[Bioperl-l] Entrez Gene and bioperl-db
Stephen L. Mathias
smathias at poblano.health.unm.edu
Fri Feb 4 18:07:36 EST 2005
On Mon, 2005-01-17 at 04:06, Peter Robinson wrote:
> Hi list,
> 3) In the meantime I have also gotten a lex/yacc parser in C to parse
> the species-specific Gene files (which is by far the most interesting
> file in the Entrez gene system). In principle this approach could be
> done in Perl -- straightforward but a lot of detail work. I will be
> needing this kind of thing for my work, so I will continue to work on
> this, and once it is bug-free in C I will think about ways of porting it
> to Bioperl (this might take a while). As I mentioned before on this
> list, if anybody else can do this more quickly please go ahead (but drop
> me a line); on the other hand, collaborators who like the idea of
> writing a grammer in the style of lex/yacc or ANTLR are also welcome.
I've written a script that uses Parse::RecDescent and an associated
grammar to parse the EntrezGene ASN.1 files. Actually, I've only tested
it on the human file, but I assume it will work for the rest as well.
According to my (admittedly shallow) understanding, Parse::RecDescent
grammars work in a fundamentally different way than yacc grammars do.
However, it is pure Perl.
The script does not create bioperl objects; it simply converts the
records into large data structures that more or less mirror the ASN.1.
I take these and store the bits I want in a database. It would be easy
enough to convert to bioperl objects. However, you may not want to take
this approach as the parser itself is pretty slow (some examples
below). My familiarity with the bioperl object model is a little rusty,
but *a lot* of instantiation would need to be done to fully encapsulate
the data represented in an EntrezGene record. I'm guessing that the
additional time required would be considerable.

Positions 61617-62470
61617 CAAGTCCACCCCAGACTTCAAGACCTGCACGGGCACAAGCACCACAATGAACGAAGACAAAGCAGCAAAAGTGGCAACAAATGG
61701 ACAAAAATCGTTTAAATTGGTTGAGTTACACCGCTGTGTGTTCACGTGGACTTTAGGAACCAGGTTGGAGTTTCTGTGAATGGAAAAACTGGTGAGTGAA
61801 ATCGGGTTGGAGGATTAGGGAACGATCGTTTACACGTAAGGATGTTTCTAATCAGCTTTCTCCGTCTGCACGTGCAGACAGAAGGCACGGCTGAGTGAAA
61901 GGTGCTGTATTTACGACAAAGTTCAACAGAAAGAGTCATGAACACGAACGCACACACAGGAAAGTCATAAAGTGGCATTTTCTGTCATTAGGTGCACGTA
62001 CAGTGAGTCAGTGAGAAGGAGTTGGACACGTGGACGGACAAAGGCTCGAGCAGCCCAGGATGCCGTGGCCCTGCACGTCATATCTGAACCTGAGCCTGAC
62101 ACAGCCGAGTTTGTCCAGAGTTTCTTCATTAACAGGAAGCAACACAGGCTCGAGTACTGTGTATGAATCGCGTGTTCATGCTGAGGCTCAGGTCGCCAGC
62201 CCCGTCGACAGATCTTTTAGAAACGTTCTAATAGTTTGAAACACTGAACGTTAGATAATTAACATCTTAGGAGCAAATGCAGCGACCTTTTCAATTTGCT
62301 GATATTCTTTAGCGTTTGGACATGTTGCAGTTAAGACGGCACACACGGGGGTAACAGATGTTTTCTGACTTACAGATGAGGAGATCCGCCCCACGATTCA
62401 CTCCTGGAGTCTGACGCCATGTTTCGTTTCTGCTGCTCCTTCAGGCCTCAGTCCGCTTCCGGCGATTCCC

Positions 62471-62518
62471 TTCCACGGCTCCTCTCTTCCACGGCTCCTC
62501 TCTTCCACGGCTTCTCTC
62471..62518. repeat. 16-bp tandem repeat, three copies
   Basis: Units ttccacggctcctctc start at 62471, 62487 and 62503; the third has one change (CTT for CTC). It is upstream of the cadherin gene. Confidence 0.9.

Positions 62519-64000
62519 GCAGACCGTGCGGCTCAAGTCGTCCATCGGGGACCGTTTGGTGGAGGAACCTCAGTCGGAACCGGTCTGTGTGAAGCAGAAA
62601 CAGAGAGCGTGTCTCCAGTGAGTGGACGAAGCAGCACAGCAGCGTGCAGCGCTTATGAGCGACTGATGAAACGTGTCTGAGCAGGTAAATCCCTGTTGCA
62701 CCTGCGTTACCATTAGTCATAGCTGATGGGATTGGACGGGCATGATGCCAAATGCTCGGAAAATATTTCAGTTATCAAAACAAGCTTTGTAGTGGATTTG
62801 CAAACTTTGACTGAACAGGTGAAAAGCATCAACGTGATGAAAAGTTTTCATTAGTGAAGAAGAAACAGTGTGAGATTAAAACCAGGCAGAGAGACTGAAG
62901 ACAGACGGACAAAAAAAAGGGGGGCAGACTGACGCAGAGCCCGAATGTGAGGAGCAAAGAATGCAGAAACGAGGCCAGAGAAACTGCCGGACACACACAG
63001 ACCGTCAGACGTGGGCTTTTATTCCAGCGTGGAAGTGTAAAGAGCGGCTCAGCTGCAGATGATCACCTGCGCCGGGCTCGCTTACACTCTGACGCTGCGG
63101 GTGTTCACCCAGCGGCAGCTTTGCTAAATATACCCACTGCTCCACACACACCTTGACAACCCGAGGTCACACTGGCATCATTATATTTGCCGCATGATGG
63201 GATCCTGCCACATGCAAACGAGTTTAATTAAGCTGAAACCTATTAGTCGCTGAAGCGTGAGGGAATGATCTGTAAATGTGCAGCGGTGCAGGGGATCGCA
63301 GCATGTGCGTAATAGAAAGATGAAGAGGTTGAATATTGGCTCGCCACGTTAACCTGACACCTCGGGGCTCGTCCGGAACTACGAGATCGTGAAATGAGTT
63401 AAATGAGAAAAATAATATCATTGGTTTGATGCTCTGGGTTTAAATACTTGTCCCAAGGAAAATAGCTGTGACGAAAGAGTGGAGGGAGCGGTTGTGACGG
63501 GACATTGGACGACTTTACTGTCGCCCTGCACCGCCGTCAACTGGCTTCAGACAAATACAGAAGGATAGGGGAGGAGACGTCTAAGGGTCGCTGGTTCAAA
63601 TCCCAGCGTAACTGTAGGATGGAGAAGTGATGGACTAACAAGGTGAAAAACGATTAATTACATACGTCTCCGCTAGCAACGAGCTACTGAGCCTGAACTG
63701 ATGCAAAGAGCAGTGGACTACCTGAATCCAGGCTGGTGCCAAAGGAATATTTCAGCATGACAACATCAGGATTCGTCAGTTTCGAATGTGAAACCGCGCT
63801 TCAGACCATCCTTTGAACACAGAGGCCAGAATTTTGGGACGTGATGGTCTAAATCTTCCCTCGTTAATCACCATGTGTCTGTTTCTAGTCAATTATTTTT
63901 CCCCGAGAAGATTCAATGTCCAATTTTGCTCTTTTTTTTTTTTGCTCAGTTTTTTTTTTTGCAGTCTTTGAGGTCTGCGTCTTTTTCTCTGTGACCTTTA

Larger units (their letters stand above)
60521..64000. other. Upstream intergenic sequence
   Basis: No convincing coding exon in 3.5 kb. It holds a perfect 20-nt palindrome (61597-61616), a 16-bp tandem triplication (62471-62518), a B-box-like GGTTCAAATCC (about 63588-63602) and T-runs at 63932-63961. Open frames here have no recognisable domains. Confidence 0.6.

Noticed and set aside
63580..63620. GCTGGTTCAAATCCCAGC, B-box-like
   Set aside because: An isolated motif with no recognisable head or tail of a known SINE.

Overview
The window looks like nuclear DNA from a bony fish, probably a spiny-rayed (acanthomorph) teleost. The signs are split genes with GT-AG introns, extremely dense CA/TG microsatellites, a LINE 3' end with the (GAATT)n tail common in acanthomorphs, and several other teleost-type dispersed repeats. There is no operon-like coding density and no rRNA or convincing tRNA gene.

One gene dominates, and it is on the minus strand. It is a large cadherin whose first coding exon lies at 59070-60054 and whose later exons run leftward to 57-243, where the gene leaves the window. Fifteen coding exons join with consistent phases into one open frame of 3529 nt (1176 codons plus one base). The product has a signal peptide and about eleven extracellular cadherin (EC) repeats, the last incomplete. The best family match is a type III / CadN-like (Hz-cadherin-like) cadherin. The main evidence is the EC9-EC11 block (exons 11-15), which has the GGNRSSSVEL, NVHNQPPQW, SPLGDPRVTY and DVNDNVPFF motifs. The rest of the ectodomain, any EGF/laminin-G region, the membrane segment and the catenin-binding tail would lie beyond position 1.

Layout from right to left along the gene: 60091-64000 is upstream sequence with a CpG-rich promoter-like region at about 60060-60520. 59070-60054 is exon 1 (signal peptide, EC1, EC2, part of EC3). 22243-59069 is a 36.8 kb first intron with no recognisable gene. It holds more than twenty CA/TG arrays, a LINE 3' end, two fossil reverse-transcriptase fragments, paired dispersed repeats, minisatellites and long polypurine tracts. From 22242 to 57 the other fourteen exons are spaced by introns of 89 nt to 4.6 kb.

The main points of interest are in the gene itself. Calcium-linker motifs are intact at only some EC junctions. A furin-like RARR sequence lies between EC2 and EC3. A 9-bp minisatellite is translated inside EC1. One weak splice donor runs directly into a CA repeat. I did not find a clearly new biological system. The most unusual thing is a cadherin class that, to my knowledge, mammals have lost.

The parser takes a second or two for most genes, however this goes up
dramatically for larger records. Here are some examples from a little
test file run on a box with fairly fast processors (2.8GHz/1MB Cache
Parsing Record 1 (439656 bytes)
Success for gene BRCA1 (LocusID 672). Time: 2 minutes and 6 seconds.
Parsing Record 2 (224148 bytes)
Success for gene CFTR (LocusID 1080). Time: 33 seconds.
Parsing Record 3 (45261 bytes)
Success for gene CNR1 (LocusID 1268). Time: 1 second.
Parsing Record 4 (570419 bytes)
Success for gene COX2 (LocusID 4513). Time: 5 minutes and 30 seconds.
Parsing Record 5 (40860 bytes)
Success for gene CYP1B1 (LocusID 1545). Time: 1 second.
Parsing Record 6 (42362 bytes)
Success for gene SRY (LocusID 6736). Time: 2 seconds.
Parsing Record 7 (110754 bytes)
Success for gene TRPV1 (LocusID 7442). Time: 7 seconds.
It may very well be possible to speed this thing up. This was my first
foray into Parse::RecDescent land, and it was somewhat, um, painful to
get it working at all. At this point, I'm not inclined to spend any
more time on it. It works for my purposes.
At any rate, if you (or anyone else on the list) are interested I'd be
happy to post the code.
( Stephen L. Mathias, Ph.D. ( s m a t h i a s (
) Office of Biocomputing ) @ p o b l a n o )
( UNM School of Medicine ( . h e a l t h . (
) ) u n m . e d u )
( http://poblano.health.unm.edu/ (
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